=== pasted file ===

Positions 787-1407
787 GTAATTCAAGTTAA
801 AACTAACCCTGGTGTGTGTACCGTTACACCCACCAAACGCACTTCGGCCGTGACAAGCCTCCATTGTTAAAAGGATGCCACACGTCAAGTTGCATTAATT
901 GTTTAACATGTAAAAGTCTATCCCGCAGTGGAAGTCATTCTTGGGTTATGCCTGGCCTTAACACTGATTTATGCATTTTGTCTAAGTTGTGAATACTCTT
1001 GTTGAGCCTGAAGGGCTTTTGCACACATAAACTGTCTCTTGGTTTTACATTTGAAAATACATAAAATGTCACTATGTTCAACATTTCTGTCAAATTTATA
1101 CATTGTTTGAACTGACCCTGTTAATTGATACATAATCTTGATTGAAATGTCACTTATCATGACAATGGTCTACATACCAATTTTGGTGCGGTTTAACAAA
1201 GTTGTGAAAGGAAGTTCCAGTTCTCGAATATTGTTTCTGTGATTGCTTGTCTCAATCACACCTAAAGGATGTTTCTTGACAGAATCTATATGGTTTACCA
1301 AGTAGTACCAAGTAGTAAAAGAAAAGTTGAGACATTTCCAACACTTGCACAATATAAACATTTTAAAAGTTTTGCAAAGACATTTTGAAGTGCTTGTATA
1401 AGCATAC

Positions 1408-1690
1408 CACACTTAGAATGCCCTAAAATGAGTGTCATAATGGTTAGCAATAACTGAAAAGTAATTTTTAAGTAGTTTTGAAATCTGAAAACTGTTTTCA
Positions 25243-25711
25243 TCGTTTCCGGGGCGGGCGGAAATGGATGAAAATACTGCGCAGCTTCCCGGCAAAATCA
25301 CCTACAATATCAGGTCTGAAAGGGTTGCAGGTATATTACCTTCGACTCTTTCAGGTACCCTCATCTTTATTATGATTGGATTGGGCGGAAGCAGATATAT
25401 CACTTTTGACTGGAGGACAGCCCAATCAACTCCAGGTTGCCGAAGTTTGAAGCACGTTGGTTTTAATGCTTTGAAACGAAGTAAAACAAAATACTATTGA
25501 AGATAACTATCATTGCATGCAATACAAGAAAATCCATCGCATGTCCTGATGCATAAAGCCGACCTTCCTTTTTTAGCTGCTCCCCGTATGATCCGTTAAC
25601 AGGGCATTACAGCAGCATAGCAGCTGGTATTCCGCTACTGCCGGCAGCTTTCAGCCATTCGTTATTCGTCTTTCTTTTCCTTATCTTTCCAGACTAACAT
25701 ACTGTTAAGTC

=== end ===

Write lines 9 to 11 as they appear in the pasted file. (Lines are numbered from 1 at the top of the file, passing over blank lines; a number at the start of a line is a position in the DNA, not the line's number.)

1401 AGCATAC

Positions 1408-1690
1408 CACACTTAGAATGCCCTAAAATGAGTGTCATAATGGTTAGCAATAACTGAAAAGTAATTTTTAAGTAGTTTTGAAATCTGAAAACTGTTTTCA